Why am I Grieving if I didn’t lose anyone?

Why am I Grieving if I didn’t lose anyone?

My new years resolution for 2018 was peace. That’s all. Find some peace in my chaotic life.

When the year began, I did not know just how much I would need to find some peace in my life. Or how much I would feel grief. If someone had told me a year ago today that my life would look like this on January 13, 2019, I wouldn’t have believed it. That would never happen.

The year began the same way every year had before. I didn’t do anything to celebrate the new year.I tried my best to make it feel like just another day. School started back up, I started my new classes, I went back to work, nothing was different. The semester came and went just as every one does, and when May arrived I made the last minute decision that I would never return to that school.

I found myself spending most of my time in the months following May grieving. I had a life and I left it. I had a life with my own home, my own job, my own friends, my own life, and I left it. I had friends, a good job, a good home, good teachers, research opportunities and was content spending my free time in dance club and writing for the paper. I loved my school, but it had its share of problems. I had all of these wonderful things, and I left them.

Everyone told me that college was supposed to be better than high school. To be honest, I had set myself up for failure. I was living in a shadow. I had very few friends in high school. I wanted to be happy in college. I wanted to be someone who was popular and funny and smart and perfect. But there were, of course, people that did not like me. I didn’t have a strong sense of who I was, and all I knew was that I was not good enough. I was not smart enough to be here. I was not a good enough friend to find the best friend I had always wanted to have. I was not confident enough to take on new roles or challenges.

On top of that, I couldn’t escape the 5 years of memories of the toxic relationship that shapedwho I was when I enrolled my 17 year old self into college. I had spent the years I was supposed to find myself becoming who someone was telling me to be. So when I was ready for the freedom and to find myself, I was stuck. The person who spent the past 5 years teaching me that I was inadequate in every possibleway would cross my path every day. I couldn’t avoid them, I couldn’t avoid the memories, and there was no room to rebuild my life when I was surrounded by the monsters who created me.

 It felt like a defeat to leave because someone succeeded at making my life miserable. I didn’t want to give them the satisfaction. Eventually I realized that enduring pain just to spite someone was not going to get me to where I wanted to be in life. It became clear to me that if I wanted to find any kind of peace or happiness within myself, it couldn’t be in the place where I lost every part of myself.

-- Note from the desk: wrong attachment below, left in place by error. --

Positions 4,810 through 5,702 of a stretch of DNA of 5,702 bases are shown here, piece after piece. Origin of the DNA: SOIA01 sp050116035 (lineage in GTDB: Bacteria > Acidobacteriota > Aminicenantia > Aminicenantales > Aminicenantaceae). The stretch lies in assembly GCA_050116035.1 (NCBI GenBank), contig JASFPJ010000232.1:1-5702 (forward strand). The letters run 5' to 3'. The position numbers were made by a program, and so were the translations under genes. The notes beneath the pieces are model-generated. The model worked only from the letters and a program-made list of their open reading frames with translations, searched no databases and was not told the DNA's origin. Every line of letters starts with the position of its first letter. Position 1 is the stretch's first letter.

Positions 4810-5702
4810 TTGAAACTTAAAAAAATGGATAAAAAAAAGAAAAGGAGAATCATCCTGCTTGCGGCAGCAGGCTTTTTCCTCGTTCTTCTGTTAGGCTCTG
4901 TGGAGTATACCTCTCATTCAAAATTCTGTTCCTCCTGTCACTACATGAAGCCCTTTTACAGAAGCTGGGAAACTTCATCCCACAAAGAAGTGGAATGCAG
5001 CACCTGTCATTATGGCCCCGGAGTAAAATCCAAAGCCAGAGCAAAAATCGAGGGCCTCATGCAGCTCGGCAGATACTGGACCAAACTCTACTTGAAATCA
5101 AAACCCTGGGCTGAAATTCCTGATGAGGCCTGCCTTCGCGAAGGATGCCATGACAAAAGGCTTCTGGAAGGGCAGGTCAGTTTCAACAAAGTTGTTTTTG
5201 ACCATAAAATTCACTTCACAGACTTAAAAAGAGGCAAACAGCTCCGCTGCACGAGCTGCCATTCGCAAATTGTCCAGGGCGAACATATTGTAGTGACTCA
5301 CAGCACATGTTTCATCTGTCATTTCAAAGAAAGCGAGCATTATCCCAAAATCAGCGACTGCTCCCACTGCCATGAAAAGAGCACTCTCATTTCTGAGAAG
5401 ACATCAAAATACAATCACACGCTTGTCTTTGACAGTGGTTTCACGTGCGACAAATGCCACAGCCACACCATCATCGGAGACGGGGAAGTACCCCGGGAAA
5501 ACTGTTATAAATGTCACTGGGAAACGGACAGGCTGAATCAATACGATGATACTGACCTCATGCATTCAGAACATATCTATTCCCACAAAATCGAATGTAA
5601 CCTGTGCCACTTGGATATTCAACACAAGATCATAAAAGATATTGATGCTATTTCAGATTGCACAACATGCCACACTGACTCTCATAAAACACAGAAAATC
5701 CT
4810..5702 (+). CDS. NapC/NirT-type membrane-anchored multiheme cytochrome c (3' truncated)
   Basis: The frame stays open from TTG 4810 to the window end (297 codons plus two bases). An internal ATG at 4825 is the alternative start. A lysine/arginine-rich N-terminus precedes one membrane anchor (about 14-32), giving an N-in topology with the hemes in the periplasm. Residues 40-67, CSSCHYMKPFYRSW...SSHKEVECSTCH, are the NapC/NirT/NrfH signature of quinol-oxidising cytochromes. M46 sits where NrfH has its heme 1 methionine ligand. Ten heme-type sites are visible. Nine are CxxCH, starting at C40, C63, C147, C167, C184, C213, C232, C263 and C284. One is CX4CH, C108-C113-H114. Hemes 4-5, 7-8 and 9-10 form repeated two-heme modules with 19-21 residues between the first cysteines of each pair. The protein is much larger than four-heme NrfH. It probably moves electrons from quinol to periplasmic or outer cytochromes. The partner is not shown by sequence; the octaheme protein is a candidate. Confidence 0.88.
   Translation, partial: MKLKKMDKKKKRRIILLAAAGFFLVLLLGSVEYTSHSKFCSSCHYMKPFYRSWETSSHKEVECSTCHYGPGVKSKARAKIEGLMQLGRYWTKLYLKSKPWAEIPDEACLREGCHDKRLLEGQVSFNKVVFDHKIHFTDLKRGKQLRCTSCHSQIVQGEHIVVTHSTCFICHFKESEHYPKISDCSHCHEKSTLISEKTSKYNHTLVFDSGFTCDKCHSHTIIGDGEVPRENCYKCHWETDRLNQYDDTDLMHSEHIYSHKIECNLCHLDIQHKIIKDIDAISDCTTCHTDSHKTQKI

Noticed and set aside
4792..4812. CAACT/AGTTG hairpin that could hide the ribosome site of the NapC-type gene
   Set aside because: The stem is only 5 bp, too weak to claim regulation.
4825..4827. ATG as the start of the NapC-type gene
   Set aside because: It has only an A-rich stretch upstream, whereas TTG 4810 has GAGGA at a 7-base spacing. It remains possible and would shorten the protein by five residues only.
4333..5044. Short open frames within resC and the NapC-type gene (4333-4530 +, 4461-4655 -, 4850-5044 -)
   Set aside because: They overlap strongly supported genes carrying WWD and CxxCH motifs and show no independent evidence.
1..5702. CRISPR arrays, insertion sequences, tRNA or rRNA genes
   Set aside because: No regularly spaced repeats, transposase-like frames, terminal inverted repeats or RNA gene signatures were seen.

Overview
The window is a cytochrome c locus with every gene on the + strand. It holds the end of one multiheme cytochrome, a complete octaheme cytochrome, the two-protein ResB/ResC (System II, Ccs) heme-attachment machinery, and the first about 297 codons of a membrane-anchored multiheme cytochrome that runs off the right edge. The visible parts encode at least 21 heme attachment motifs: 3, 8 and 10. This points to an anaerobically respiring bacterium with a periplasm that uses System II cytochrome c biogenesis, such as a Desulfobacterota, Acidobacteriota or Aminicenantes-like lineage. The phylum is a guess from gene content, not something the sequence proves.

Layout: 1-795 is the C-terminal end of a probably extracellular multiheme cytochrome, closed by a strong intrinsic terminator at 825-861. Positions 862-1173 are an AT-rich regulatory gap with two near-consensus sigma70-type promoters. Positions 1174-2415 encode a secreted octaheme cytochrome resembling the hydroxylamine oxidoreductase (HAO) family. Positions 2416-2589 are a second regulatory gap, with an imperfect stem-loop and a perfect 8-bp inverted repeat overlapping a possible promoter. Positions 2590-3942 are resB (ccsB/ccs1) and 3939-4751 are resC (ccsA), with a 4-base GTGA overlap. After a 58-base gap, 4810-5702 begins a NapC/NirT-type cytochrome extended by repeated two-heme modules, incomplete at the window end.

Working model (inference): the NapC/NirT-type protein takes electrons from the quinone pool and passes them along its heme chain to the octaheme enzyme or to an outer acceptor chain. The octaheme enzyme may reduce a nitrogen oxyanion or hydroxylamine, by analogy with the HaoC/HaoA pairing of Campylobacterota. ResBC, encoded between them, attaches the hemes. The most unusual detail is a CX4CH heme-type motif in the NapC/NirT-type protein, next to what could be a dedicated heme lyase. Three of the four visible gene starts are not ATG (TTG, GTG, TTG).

I was left with most other parts of my life in shambles. Friends I burned bridges with because I was told to do so, dreams I threw away because I was told they were stupid and impossible, parts of my life that I had completely given up on. Parts of myself that I had abandoned. I was ready to put it all together, but I quickly realized that it was going to be nearly impossible to find myself, and the life I had been yearning to have, in the place where I threw so much of myself away.

I spent a weekend at a retreat focusing on coping with grief and loss, and I spent most of my time silent. These people had lost loved ones. All I lost was a life that I decided to walk away from. I created a life for myself that I did not belong in, and then I left it. And then I grieved for the loss of the life that I wasn’t even happy in. I’m sure I could have made it. It may have even been easier to suck it up. I wouldn’t have to spend every day wondering if I did the right thing. What if I overreacted, or just acted in a moment of weakness.

 It felt silly to be feeling so down about this decision I made, one that brought me a sense of joy and freedom. So, silently,for a while, I grieved. College was not going to be what I wanted. My time of normalcy and independence is long gone, and It’s unlikely I will ever return tothat place in my life. My hopes of doing research had to be set aside. The school I loved so dearly was not enough to sustain me.

Sometimes I feel like I made the wrong decision. Sometimes, I feel like I failed. Maybe I made the wrong decision. Maybe I went backwards. Maybe my life is just not meant to be this way. Whatever “this way” was.

6 months and somedays later, I sit in my childhood bedroom where my life has been since May, with an associates degree and a few hundred dollars in savings, and I feel a familiar emptiness. Only this time, there is no grieving for the end of whatever it is I just did with my life. I have a college degree, I get to begin working on another college degree and a certificate in surgical technology while trying to figure out how to take care of myself. I no longer feel like academia is not for me. I don’t spend hours every week feeling too stupid to pursue the dreams I’ve had for so long. I can focus on the things I love, and not feel guilt or shame for preferring to study on Friday evenings, or taking longer than my peers to master math that I never learned in school. As much as I wish for a do-over button, or for something to have gone differently, I have found a peace within myself. I am exactly where I need to be, and that is not something I have ever felt confident in until now.